When times were good, it was easy for America to overlook the effects of China’s currency manipulation. U.S. unemployment hovered around 5 percent, and growth averaged about the same. Even though U.S. jobs got shipped overseas, cheap Chinese imports flooded the markets and softened the impact of declining consumer purchasing power. China helped to further bolster our consumption by purchasing more than a trillion dollars in U.S. debt.
Times have changed. With official unemployment hovering at around 10 percent, and inflation near zero, China’s currency manipulation poses a severe problem to the U.S. recovery. Cheap Chinese imports — cheapened by the subsidies China gives to its producers — prevent U.S. manufacturers from producing and selling goods in the United States. This makes a recovery in domestic employment all the more difficult.
It appears the two nations’ interests have diverged to the point where a trade war is almost inevitable. We see the opening salvos already. China’s recent announcement that it will restrict rare earth mineral exports is basically a move against Japan, a U.S. ally in the G-20 coalition of industrial economies. The Chinese premier is going around embracing the Greek government, offering to buy worthless Greek bonds — again to try to weaken the U.S. coalition within the G-20. In a further saber-rattling maneuver, China banned imports of chicken feet from the U.S. — a food considered a delicacy in China, but a useless byproduct of poultry production in the U.S.
For its part, the U.S. has signaled that it is willing to do whatever it takes to cheapen the value of the U.S. dollar. The Federal Reserve has significantly increased its production of money in the past two years. As a result, the purchasing power of the U.S. dollar has plummeted versus other world currencies. The value of all the Treasury bonds the Chinese purchased has similarly plummeted. The Chinese government grumbled early this year — encouraging the U.S. to be a more responsible debtor. The west countered by awarding the Nobel Peace Prize to a jailed Chinese dissident.
Neither side wants to resort to the nuclear option — outright trade restrictions. Banning Chinese imports would have immediate and drastic effects on the Chinese economy. Factories would close. Millions of people would become instantly unemployed. And a rapidly developing Chinese consumer base would essentially disappear overnight.
On the U.S. side, further reductions in the value of the U.S. dollar would hurt savers, especially seniors who have saved for retirement by investing in U.S. bonds. Furthermore, U.S. retailers would see a drastic increase in costs. Inflation would rise rapidly, and consumer purchasing power would plummet.
Both sides would suffer bitter losses, and the question arises as to who could outlast the other. Arguably the Chinese have less to lose. They already experience a relatively low standard of living. But that standard has been improving of late, and many Chinese could be loath to return to the days of mass starvation they experienced under previous governments. Americans by comparison are spoiled. Could we really do without our creature comforts and endure a bare level of subsistence? The recent declines in employment and housing may have conditioned us for such a reality.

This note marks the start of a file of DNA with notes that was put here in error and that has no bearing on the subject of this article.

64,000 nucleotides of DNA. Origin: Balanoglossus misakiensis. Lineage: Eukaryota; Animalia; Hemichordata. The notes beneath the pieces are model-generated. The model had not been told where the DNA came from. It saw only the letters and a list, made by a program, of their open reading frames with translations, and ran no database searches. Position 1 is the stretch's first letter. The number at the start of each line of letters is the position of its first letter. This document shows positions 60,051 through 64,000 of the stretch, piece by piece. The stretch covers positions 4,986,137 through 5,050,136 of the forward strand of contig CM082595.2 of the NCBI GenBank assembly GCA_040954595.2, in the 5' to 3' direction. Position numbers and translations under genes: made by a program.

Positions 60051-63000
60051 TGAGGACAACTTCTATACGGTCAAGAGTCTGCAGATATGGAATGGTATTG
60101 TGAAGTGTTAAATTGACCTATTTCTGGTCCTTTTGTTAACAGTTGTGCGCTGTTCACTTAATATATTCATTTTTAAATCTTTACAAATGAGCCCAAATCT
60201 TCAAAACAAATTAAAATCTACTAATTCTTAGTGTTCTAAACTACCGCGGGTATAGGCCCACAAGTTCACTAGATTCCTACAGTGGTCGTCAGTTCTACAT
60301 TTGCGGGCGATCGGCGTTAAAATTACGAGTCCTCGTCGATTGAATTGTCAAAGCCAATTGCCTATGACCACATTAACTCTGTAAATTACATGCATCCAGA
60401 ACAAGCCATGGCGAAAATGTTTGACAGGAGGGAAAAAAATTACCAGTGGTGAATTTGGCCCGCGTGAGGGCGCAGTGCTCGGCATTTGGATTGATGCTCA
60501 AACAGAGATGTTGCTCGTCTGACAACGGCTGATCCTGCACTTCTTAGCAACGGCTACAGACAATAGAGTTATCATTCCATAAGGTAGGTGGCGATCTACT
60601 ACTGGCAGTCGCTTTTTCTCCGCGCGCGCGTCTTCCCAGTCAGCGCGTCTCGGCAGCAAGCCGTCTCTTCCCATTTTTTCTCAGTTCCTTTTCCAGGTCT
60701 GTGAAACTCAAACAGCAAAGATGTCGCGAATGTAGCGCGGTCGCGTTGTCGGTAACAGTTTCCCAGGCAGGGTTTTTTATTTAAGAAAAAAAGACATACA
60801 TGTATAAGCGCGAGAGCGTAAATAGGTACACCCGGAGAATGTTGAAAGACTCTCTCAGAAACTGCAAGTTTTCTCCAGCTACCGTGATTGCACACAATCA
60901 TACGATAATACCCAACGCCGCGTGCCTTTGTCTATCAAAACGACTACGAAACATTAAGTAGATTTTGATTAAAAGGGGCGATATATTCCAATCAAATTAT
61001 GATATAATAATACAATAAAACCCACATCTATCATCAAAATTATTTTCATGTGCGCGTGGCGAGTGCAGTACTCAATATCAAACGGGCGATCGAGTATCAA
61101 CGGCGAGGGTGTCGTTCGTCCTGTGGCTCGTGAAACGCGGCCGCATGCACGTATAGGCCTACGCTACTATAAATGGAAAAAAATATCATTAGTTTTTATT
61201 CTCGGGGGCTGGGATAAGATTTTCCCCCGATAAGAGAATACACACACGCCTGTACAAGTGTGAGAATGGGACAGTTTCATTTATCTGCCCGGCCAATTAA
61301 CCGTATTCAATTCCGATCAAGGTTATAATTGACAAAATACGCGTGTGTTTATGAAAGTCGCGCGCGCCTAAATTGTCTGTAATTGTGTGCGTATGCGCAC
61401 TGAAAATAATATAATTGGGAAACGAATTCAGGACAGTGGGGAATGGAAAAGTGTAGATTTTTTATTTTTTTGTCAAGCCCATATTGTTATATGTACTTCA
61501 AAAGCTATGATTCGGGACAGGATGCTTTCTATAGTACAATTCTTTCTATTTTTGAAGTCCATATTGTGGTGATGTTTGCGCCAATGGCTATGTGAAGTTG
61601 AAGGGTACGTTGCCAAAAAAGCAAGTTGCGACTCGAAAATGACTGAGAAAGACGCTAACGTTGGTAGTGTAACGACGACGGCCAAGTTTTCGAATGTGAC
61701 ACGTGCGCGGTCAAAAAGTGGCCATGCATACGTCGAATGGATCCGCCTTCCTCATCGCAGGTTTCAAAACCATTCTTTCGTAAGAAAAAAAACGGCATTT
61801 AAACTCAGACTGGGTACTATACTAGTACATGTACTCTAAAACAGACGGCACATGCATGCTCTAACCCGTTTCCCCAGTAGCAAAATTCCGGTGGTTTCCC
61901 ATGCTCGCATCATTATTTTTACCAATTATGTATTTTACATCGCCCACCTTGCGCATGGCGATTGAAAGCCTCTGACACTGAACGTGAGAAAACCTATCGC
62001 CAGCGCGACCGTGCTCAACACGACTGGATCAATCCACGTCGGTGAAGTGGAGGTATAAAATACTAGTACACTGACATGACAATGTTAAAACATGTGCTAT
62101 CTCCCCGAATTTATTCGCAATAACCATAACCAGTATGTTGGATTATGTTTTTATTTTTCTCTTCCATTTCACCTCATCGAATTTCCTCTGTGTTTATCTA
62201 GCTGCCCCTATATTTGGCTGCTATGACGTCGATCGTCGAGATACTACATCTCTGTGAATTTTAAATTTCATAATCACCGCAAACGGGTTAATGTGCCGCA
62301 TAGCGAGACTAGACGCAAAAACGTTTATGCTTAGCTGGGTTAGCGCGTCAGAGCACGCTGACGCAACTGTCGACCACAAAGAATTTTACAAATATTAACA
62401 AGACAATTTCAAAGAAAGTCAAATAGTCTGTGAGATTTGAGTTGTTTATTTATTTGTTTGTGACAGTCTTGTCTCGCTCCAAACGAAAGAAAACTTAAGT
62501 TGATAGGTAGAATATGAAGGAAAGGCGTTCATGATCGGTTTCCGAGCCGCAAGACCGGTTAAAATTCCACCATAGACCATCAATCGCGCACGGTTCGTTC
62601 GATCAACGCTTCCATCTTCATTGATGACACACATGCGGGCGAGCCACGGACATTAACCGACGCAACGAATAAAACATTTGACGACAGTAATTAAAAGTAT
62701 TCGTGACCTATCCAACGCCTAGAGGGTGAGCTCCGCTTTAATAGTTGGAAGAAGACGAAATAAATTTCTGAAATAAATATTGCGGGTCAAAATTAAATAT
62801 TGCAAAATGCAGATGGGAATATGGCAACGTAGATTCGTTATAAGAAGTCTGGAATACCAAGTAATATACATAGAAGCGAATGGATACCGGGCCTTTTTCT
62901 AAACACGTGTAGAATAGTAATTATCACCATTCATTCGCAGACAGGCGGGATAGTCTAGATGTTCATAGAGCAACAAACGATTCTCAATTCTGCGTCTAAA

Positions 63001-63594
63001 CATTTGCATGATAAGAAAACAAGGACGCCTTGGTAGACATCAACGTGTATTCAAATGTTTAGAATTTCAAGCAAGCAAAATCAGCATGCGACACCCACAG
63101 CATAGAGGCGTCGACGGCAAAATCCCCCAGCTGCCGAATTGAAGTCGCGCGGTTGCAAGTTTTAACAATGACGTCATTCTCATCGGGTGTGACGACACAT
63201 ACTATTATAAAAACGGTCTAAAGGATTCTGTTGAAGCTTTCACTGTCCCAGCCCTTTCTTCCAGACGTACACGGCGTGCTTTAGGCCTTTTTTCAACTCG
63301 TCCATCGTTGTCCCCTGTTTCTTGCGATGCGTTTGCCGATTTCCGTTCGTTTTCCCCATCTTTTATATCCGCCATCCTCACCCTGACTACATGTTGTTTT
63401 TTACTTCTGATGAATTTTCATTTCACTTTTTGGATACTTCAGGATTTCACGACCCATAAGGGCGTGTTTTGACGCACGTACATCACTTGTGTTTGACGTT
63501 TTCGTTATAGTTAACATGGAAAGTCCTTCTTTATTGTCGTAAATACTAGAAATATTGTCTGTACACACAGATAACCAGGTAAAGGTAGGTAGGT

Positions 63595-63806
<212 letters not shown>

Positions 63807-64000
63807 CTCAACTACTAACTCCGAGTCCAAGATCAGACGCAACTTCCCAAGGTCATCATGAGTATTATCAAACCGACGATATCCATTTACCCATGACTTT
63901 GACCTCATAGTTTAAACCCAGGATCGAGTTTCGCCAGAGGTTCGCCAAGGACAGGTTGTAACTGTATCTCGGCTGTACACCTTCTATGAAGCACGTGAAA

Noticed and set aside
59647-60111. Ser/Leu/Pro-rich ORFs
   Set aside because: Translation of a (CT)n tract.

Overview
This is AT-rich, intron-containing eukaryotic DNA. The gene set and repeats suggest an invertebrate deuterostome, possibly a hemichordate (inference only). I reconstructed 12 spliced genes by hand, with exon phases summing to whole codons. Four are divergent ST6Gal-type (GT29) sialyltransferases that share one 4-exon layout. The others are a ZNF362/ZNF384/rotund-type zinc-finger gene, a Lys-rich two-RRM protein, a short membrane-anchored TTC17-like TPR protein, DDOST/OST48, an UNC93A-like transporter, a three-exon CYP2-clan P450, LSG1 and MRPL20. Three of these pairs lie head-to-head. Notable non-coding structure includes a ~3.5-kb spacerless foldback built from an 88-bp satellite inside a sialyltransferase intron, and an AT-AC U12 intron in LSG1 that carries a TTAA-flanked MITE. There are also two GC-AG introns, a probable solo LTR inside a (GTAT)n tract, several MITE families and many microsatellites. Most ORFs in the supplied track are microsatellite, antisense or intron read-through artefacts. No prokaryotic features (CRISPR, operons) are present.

It also comes down to which economy is more nimble. Both are like huge aircraft carriers, and turning on a dime is impossible. China is riding the tiger of growth, and holding on for dear life. It’s not a beast that’s easily tamed in a country of more than 1 billion people. The best the government can do is to attempt to guide it in the right direction. America, on the other hand, has tried to use government policy to waken a slumbering bear. If it succeeds, the bear may wake up angry and strike at whoever’s around. Thus, artificially stimulating growth may have destructive inflationary effects.
This does not have to be a zero sum game however. China faces difficulties in growing its domestic economy if it does not open up to other ideas. Its Draconian government policies — the one child policy, restricting free speech and political organizing — won’t work in the information-based economy of the future. Perhaps they could do well to import some of our social and political freedoms. They also have to begin stimulating internal demand — and that requires the higher wages that would result from a realistic currency policy.
On the other hand, the law of consumption has all but derailed the U.S. economy. Consumers up to their necks in debt will soon drown if they do not spend less and produce more. Perhaps we can learn from China’s example of prolific productivity gains. That requires paying down our debts, retooling the work force with better education and reinvigorating the spirit of creativity and innovation that got us to the moon and back in record time. How will these competing aims translate into a viable trade policy that averts a destructive conflict? The answer is not easy, but it starts with communicating and fostering mutual long term interests. A strong U.S. economy is arguably in the long term interests of China.
Could it make some sacrifices in the short term that would aid in the U.S. recovery? The answer seems fairly obvious.